PDA

View Full Version : The Three Weird Sisters or Wyrd Myths



Blutwölfin
Friday, December 30th, 2005, 07:33 PM
Interesting link on the three weird sisters (http://wintersteel.homestead.com/Wyrd_Myths.html).

Lay of Fafnir verse 13:

Fafnir said:

From very different tribes I think the norns come,
they are not of the same kin;
Some are of the Aesir, some are of the elves,
some are the daughters of Dvalin.

Obviously if there are three groups of "somes," then there are more than three. Is this a later emendation? Christian influence maybe?

Actually, there's little information available on Norns. Most of the references seem to come from the Völuspá.

Micha F. Lindemans on Norns

In Norse mythology, the Norns are the demi-goddesses of destiny. They control the destinies of both gods and men, as well as the unchanging laws of the cosmos. They are represented as three sisters: Urd ("fate"), Verdandi ("necessity") and Skuld ("being"). They live at the base of the World Tree Yggdrasil in the realm of Asgard.

Nothing lasts forever, and even the mighty Yggdrasil is subject to decay. The Norns try to stop this process, or at least slow it down, by pouring mud and water from the Well of Fate over its branches. This magical liquid stops the rotting process for the time being.

In other myths, the Norns were thought to give assistance at birth, and that each person has his own personal Norn.


And Norns (http://www.geocities.com/luvtommy15/norn) for "fluffy Ásatrúar"... :speechles

Catterick
Thursday, October 6th, 2016, 10:09 PM
The motif of weaving goddesses predicts the dawn and things celestial in an IE context rather than the chthonic roots of Yggdrasil, but there is a Slavic parallel unrelated to weaving. There are three Zorja in Slavic myth, daughters of Dazhbog, representing the journey of the sun. One of them is the morning star (morning Venus), the second is the evening star (Mercury or evening Venus) and the third goddess presides the darkness of midnight.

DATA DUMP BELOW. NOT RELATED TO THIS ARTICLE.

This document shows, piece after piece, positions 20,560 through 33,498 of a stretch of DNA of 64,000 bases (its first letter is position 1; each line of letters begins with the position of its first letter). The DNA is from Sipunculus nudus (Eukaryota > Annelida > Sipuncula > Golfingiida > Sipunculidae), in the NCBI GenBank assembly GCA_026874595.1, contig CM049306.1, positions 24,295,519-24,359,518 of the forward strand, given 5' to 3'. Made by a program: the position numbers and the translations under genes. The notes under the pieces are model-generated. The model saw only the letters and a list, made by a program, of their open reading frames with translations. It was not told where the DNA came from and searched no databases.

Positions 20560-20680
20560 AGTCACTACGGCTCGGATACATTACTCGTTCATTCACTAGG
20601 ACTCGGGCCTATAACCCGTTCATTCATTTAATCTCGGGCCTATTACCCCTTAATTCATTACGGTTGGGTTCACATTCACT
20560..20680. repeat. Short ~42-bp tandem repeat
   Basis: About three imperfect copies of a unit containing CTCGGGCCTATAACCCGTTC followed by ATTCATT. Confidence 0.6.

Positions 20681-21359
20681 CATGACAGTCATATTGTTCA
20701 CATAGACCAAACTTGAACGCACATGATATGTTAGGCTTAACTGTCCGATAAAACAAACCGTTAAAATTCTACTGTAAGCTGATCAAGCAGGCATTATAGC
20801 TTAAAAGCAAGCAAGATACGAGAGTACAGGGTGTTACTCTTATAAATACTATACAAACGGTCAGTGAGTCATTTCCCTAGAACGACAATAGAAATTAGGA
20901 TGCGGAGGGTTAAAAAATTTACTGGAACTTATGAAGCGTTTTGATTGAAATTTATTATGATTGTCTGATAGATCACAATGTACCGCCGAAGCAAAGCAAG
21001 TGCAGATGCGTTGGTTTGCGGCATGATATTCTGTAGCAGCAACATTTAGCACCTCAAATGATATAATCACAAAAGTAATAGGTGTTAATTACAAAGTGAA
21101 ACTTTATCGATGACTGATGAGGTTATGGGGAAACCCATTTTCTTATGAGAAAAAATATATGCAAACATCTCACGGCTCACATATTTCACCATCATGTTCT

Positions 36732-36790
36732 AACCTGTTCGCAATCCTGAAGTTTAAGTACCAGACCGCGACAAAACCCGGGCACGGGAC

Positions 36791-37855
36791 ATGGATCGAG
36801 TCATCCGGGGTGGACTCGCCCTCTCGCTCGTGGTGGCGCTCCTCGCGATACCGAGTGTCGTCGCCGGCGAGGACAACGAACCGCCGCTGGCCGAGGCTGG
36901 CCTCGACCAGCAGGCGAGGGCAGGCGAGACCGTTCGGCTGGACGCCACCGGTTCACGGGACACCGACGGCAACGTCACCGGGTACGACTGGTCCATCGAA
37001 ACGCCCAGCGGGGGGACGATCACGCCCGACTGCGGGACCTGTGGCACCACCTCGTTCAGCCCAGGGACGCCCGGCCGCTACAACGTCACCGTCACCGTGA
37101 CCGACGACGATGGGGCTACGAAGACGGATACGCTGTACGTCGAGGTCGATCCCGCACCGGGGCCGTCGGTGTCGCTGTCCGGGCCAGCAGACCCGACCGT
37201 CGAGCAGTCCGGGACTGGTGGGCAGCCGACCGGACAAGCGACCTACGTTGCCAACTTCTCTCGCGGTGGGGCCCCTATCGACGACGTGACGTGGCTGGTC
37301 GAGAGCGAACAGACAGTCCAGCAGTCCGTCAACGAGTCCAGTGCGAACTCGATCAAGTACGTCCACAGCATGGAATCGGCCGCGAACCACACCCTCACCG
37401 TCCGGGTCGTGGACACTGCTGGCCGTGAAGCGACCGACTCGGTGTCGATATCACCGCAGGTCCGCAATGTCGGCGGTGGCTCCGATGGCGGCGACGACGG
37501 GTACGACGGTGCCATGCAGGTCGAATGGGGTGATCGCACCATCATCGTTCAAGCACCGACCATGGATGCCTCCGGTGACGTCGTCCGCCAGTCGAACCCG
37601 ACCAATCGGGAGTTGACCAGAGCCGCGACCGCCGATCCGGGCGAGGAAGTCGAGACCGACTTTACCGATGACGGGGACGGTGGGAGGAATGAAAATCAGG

Together they prevent the escape of a hostile monster connected to a bear in the sky constellation (despite the popular information around, the precise constellation and nature of the doomsday being are uncertain). Given the symbolism of the three planets, Venus, Mercury and the Sun it becomes easy to speculate the Zorja as counterparts to the Parcae, Moirai and Norns as well as providing passage for the sun and preventing it for a demon.

The Zorja are wives of the moon god to whom they birth the stars: an old motif is that stars are human souls. Loosely this might relate to the weaving of human destinies by the Norns. Not Germanic but the Moirai were to Hesiod daughters of Nyx (night). Such connections suggest a connection between the Germanic and Classical three sisters and the Zorja.

Parmeneides' proem suggests a similar motif: "the daughters of the Sun made haste to escort me, having left the halls of Night for the light". The Germanic Norns then might be thought as women presiding the path of the Sun and the cycle of rebirth inferred from IE comparisons. Can this lead to speculations?


If Frigga is the "womb of Odhinn" the psychopomp then she is married to Mercury: Freyja, who is Venus, has a similar role, since she is a fertility goddess and receives the dead. Both these goddesses are easily confused by modern readers, to the extreme where many believe they always were the same. The solution is that the planets Mercury and Venus are similarly both morning and evening stars, and the journey of the sun required two gatekeepers. The confusion of today is probably rooted in an ancient inconsistency: both goddesses possessed similarities but were regarded as opposites presiding the journey of life and were related to different planets or times of day.
Hel is a strong contender for the sister representing midnight: yet the position of the darkness in the solar passage suggests the center implying a hearth goddess.
The jotunn Skadhi is a plausible candidate for the morning star. The dawn goddess has masculine attributes of inventiveness and martial function in various IE and Eurasian societies.

Catterick
Monday, October 10th, 2016, 11:09 PM
One important difference is in the sources Freyja is independent and active whereas Frigg is in contrast passive and defined as a wife and mother, dispensing risk-averse advice to her husband Odhinn and avoiding conflict. This is a great difference between the two deities they are not functionally interchangeable as many believe.